[00:14:03] Damon: Do you recall any particular tension at the time that your mom decided that she was going to reveal this secret to you, do you remember, like, had there been a fight between you were you particularly like misbehaving and she like, just kind of had had enough? I'm trying to understand what
[00:14:22] Lynn: I, there was lots, there was lots of arguments.
I don't remember one in particular. I think she was just at a point she was tired of me asking and we did not get along. And I'm, you know, I had my moments of, you know, you're not even my real mom. I did do that. And I think she just got tired of it and she said, listen, I'm just gonna tell you the truth.
So at 17 I found myself pregnant with an unplanned pregnancy I, I, I never wavered and what I was gonna do. My parents had a very hard time with it. Obviously being Uber religious and they were embarrassed by it. So it was a [00:15:00] difficult time. I remember my mom setting up a time for me to sit down with her and my birth mother and both of them trying to convince me that I should place my baby.
And I said, not gonna do it. Absolutely not. And at 17 I'm angry. You know, at the whole thing, like I'm not understanding anything. My birth mother had gone through I'm I'm not gonna lie about that. Mm-hmm and here I am pregnant at 17. She was 19. If you know, I'm, I'm not gonna do that. Mm-hmm and I was still with the father of my baby, but we didn't rush to get married.
There's there's other stories in there about that too. Mm-hmm , that's not pertaining to my being adopted, so mm-hmm You know, it was, it was hard for, us, obviously he was 21, so he was a little bit older and but we waited and we got married when my son was six months old. Oh. But I can remember when he was born and we're still married today.
so 33 years later, we're still married. Wow. But I can remember when he was [00:16:00] born, you know, that whole biological thing. And for me at that time in my life, I still didn't have the empathy for her. I, I just had frustration and anger. How could she do this? And I always had issues with self-esteem and feeling worthy and what was wrong with me and the abandonment, all the normal things.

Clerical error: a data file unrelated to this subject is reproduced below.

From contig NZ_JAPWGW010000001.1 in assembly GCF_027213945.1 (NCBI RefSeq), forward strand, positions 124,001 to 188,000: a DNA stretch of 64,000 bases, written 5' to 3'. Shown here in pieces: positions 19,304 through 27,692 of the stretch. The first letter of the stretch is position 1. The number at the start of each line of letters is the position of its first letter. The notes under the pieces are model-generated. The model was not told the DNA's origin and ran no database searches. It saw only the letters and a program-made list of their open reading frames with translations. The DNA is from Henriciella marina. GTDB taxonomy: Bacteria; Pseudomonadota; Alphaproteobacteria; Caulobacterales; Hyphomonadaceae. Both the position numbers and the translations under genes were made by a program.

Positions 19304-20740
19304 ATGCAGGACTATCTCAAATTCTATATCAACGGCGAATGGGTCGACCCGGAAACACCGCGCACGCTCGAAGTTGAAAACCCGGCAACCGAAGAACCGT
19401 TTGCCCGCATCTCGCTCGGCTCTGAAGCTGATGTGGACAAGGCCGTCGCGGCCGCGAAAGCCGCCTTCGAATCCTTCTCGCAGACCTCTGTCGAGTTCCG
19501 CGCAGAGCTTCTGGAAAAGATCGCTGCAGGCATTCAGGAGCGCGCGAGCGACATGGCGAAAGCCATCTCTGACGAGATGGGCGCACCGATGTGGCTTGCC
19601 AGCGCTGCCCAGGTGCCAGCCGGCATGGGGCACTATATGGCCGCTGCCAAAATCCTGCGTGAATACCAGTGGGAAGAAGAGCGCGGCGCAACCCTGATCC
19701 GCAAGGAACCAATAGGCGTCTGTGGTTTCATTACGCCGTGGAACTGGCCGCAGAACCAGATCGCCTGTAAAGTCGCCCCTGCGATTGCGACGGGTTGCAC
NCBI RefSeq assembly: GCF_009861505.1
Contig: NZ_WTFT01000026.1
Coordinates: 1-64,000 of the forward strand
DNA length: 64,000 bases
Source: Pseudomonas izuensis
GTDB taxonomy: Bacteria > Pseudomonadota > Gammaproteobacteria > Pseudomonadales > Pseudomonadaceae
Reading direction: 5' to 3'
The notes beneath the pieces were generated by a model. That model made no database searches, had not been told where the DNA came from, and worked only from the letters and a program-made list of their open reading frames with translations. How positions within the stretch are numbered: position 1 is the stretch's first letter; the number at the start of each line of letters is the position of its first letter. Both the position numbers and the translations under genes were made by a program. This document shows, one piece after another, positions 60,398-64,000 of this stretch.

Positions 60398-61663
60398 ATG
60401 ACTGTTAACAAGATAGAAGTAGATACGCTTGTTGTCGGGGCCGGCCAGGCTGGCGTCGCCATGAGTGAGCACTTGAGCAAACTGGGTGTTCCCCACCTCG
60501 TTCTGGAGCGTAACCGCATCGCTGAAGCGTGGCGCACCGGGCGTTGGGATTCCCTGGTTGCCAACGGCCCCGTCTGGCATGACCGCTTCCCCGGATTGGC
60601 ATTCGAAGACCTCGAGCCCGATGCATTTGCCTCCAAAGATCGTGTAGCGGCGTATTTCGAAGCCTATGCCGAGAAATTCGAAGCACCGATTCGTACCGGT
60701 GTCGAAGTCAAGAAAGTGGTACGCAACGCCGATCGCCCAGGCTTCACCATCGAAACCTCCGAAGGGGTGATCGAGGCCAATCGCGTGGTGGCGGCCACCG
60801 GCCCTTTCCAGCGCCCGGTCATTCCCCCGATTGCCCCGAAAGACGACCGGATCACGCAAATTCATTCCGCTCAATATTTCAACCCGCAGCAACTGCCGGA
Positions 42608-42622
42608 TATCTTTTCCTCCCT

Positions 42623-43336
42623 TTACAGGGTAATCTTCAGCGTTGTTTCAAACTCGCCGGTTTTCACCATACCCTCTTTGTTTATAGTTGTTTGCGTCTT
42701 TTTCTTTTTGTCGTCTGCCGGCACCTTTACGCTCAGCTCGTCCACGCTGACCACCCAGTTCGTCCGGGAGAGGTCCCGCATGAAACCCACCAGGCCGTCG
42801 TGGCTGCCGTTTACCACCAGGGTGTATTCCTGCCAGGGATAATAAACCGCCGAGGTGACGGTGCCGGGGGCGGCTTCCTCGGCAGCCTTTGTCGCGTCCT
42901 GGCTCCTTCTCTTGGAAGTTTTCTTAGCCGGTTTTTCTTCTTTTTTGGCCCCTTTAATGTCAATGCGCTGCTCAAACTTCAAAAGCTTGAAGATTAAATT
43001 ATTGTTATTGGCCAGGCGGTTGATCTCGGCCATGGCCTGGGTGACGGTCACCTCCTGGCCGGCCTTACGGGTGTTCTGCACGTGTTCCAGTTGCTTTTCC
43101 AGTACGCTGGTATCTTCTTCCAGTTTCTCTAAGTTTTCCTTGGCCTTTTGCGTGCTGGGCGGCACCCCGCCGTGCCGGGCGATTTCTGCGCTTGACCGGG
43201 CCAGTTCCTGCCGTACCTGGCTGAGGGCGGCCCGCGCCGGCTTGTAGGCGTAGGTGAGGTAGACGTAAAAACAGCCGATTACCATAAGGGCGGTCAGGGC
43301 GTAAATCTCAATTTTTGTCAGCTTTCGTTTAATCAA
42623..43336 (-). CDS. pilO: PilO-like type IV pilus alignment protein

And I don't know if people that knew me, would've ever thought that I think I, I played a role pretty well. And just tried to hide and compartmentalize because. anytime I tried to talk to my mom, I adopted mom about feelings that weren't positive she would shut me down. So I never felt like I could express the hard parts of being adopted mm-hmm and then the hard part of finding out who my birth mother was and the secret.
And so all of that was really difficult for me. And then I have my own child and it just changed everything in me, you know, it was just [00:17:00] like, wow, how could she do this?
[00:17:01] Damon: What was it like for you to carry your own child as a young woman around the same age as your birth mother was when you found out that she had carried you, like what kinds of thoughts just went through your mind as a woman who was about to be a parent versus placing.
[00:17:22] Lynn: I was very confused. I was a senior in high school trying to graduate. My dad wasn't even speaking to me. He was so angry with me. And my mom supported me in the best way she could, but it was just cold, you know, it was, it was just cold in my home. mm-hmm and I, I, I anger.
I was just angry, angry and bitter. Because I didn't, I, I didn't understand, you know, I was determined to do whatever it took to keep my baby and I knew it would be hard and it was hard. Do you remember those were my emotions, you know, just how could she do this? Yeah. And how could they lie to me?
[00:17:59] Damon: [00:18:00] Lynn said over the years, the relationship with her adoptive mother was never good, but she never understood why. Eventually she started to get closer to her birth The woman hadn't told Lynn's younger sister about their kinship, but when the young lady reached her teenage years, boys were entering the picture and Lynn's birth mother didn't want her daughter to follow in her footsteps and be a young mother.
Lynn's birth mother finally told her youngest daughter about her older sister that she had placed for adoption in another part of the family. The young lady was excited to
have a sister
[00:18:35] Lynn: So I think that helped my birth mother, you know, she comes from an era of not wanting those secrets to come out or, you know, the shame involved in it.